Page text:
The nation's largest public transit system, moving more than 7 million people daily throughout New York City, could come to a screeching halt next week if a new union contract is not reached.

A threatened walkout by 34,000 bus and subway workers has forced the city into a hodgepodge of back-up plans that call for people to use car pools, share taxis, hop on ferries and walk. A strike would be the first in 22 years and threatens the city's already-fragile economy.

"We will not be cowed," declared Mayor Michael Bloomberg, who said he would bicycle to work if his usual subway line is shut down. "We will take advantage of every legal remedy and we will not let anybody stop this city from going forward."

With the current Transport Workers Union contract expiring on Sunday, the final days will likely be marked by maneuvering at the negotiating table and in the courts. Even though state law prohibits walkouts by public employees, union members have already authorized their leaders to call a strike for Monday.

The two sides differ on money. The Metropolitan Transportation Authority, the state agency that runs the system, has offered no raise in the first year and has tied raises in subsequent years to productivity increases. The union is seeking a 24 percent increase over three years.

Union leader Roger Toussaint said Tuesday the two sides were "continents apart." MTA Chairman Peter Kalikow offered no optimism, but said, "my experience in collective bargaining has taught me that you never give up, you always sit at the table."

A walkout of even a few days could cause lasting damage to the city's economy, said Anthony Sabino, an attorney and professor at St. John's University in Queens.

With the city suffering from the Sept. 11 attacks, the national economic downturn and massive government deficits, Sabino said a strike in the midst of the tourist-rich holiday season "couldn't come at a worse time."

Bloomberg estimated the city would lose anywhere from $100 million to $350 million a day, from the costs of police overtime to losses in holiday business revenue.

"A strike would devastate our economy," he said. "A strike would sabotage the Christmas shopping season."

The state's Taylor Law prohibits public employees from striking. Both Bloomberg and Gov. George Pataki have said that in the event of a strike, the government would respond forcefully by seeking an immediate court injunction and heavy fines from both the union and its individual members.

The city's contingency plans would allow taxis to pick up several fares, increase ferry routes, and require that passenger vehicles carry at least four people to enter or leave Manhattan on weekdays.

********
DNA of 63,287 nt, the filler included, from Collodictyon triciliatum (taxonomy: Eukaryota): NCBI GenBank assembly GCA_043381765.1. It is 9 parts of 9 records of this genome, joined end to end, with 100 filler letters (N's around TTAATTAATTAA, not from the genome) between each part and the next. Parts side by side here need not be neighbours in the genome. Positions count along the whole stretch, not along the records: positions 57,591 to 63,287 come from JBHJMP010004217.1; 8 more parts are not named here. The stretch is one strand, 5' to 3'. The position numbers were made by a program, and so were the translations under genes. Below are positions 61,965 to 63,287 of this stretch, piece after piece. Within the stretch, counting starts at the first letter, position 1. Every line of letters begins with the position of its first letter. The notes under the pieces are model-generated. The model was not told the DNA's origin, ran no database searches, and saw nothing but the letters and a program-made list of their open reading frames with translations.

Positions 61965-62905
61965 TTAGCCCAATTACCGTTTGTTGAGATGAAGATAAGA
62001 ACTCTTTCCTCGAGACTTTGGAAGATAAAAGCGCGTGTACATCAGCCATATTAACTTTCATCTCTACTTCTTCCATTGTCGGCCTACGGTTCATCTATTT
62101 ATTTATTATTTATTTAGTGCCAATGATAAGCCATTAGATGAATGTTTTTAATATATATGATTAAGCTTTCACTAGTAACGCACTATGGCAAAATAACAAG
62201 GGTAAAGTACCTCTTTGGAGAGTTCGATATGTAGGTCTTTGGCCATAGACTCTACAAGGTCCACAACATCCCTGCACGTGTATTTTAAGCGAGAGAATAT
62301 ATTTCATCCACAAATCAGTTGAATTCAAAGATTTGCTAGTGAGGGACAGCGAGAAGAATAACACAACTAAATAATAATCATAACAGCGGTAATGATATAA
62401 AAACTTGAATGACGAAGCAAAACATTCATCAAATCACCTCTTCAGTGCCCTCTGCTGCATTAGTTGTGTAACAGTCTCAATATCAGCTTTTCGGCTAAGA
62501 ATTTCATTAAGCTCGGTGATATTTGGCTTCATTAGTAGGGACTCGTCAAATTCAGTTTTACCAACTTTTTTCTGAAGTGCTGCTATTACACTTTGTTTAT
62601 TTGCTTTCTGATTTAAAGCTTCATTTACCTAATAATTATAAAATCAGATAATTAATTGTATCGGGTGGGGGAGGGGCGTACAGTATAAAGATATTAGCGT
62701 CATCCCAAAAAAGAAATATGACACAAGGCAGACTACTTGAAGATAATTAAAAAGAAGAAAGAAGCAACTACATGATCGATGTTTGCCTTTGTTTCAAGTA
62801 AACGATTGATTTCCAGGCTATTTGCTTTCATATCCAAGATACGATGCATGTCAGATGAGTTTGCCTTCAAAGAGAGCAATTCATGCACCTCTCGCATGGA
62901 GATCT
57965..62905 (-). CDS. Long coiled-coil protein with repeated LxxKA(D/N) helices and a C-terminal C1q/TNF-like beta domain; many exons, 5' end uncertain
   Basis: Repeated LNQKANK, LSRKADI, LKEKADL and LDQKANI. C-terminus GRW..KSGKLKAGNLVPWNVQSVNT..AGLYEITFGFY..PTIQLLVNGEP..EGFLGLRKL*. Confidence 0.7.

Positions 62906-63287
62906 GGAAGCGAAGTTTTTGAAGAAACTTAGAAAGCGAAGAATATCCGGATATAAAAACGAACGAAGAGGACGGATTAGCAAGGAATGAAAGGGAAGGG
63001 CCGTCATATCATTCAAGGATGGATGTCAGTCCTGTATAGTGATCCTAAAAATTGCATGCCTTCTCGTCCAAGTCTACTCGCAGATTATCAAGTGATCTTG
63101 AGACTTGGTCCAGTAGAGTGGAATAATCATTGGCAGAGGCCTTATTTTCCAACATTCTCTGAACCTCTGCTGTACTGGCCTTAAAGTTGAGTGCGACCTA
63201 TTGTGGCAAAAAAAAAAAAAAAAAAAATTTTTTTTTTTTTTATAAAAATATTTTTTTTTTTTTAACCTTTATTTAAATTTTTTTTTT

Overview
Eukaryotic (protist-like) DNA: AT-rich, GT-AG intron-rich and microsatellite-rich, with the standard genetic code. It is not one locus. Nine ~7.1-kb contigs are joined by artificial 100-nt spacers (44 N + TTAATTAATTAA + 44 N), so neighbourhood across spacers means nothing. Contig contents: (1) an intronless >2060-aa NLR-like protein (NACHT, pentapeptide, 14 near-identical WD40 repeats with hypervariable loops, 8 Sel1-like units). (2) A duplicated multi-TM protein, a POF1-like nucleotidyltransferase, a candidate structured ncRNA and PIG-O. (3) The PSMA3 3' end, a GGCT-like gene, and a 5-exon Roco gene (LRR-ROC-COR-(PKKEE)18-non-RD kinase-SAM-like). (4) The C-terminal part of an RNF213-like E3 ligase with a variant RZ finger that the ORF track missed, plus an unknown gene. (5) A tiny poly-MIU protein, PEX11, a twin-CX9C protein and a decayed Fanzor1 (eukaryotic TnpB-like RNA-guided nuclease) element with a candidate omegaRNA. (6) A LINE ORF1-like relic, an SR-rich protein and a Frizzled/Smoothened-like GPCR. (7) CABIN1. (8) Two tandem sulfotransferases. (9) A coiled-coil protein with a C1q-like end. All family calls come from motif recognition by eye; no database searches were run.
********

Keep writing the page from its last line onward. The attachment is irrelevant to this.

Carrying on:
Jeanette Greenwell, 30, who commutes each day from the Bronx to her job in midtown Manhattan, was worried about her options.

"I guess I'd have to walk across the Triborough Bridge, or maybe buy a bike," Greenwell said. "I could maybe afford a cab for day or two, but that's it."

Anna James, toting four shopping bags at a Manhattan subway station, said she would change her holiday shopping plans. "I'm going to have to finish my shopping before Sunday," she said, "and after that I'll just keep my fingers crossed."

The city had two earlier walkouts — in 1966 and in 1980, when then-Mayor Ed Koch personally exhorted New Yorkers to walk to work.

"Every day at the bridges connecting Manhattan with the other boroughs, I showed up for an hour in the morning and an hour at night encouraging people to walk to work," Koch recalled.

But the 1980 strike was in April. This is December, with freezing temperatures and the chance for snow.

"People are not going to walk from the Bronx to their jobs in midtown Manhattan," said Sabino, who suggested the timing gives the union some advantage in negotiations.

Legal action to prevent strikes has been taken in other years, although an MTA spokesman declined comment on current plans.

In 1999, the MTA obtained a restraining order against a strike by the union. The union would have faced an initial fine of $1 million — with that figure doubling daily — had it violated the order.

The MTA is run by a 17-member board predominantly appointed by Gov. George Pataki, but Pataki has operated largely behind the scenes so far.

A growing number of politicians have called for Pataki to take a more visible role in the talks, noting that he is the most powerful individual involved in the issue. For now, though, Pataki said he is confident his appointees will find a resolution.

"I'm not going to undercut the process," the governor said. "I have tremendous confidence in the MTA and their professionals."